In medicine, a chronic disease is a disease that is long-lasting or recurrent. The term chronic describes the course of the disease, or its rate of onset and development. A chronic course is distinguished from a recurrent course; recurrent diseases relapse repeatedly, with periods of remission in between. As an adjective, chronic can refer to a persistent and lasting medical condition. Chronicity is usually applied to a condition that lasts more than three months. The opposite to chronic is acute.
The definition of a disease or causative condition may depend on the disease being chronic, and the term chronic will often, but not always appear in the description:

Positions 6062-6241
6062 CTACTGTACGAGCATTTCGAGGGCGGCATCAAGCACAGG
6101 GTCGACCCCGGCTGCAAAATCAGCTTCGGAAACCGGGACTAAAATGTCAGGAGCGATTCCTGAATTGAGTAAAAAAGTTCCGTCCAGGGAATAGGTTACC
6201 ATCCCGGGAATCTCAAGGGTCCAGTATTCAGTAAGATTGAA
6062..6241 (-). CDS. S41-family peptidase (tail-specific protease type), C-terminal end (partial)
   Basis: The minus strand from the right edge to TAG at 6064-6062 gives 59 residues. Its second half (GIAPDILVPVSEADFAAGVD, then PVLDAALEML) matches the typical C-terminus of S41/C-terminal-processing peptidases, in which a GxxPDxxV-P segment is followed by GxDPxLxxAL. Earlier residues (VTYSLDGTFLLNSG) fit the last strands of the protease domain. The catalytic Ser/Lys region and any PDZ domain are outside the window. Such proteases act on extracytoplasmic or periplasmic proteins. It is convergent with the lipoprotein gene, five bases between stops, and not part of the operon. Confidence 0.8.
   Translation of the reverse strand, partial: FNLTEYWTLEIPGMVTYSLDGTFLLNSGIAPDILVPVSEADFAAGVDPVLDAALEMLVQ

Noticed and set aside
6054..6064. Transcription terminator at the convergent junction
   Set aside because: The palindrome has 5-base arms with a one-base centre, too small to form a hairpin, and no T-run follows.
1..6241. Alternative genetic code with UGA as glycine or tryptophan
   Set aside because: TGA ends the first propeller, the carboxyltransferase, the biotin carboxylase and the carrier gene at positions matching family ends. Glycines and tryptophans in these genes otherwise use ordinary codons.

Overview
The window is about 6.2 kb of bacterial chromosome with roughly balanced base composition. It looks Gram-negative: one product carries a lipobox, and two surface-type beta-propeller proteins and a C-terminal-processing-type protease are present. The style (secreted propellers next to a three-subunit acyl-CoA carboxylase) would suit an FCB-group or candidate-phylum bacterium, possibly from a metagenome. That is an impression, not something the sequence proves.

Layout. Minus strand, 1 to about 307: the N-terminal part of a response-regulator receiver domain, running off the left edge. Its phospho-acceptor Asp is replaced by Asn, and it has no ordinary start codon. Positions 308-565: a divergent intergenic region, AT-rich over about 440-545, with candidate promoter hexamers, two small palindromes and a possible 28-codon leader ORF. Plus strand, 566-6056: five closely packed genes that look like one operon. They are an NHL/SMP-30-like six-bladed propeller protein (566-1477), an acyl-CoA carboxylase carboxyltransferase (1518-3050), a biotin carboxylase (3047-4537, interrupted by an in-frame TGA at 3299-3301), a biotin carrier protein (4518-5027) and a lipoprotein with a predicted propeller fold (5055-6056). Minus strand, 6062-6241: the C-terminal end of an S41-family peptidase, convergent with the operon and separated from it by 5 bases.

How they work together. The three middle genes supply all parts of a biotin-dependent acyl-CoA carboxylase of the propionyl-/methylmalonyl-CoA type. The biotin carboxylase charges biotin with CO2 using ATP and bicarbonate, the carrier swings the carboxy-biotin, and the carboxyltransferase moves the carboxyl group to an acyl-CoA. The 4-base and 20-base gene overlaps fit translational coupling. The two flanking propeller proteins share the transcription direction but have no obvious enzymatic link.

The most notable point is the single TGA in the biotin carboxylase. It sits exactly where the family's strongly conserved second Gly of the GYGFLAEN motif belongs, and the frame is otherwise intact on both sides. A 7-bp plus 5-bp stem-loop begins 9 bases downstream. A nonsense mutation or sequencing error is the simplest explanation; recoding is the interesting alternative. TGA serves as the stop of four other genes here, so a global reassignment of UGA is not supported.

Many chronic diseases require chronic care management for effective long-term treatment.
Nearly one in two Americans (133 million) has a chronic medical condition of one kind or another, and chronic illnesses cause about 70% of deaths in the United States and take up about 75% of the costs each year. However, most of these people are not actually disabled, as their medical conditions do not impair normal activities. According to this report, the most common chronic conditions are high blood pressure, arthritis, respiratory diseases like emphysema, and high cholesterol. That number is projected to increase by more than one percent per year by 2030, resulting in an estimated chronically ill population of 171 million.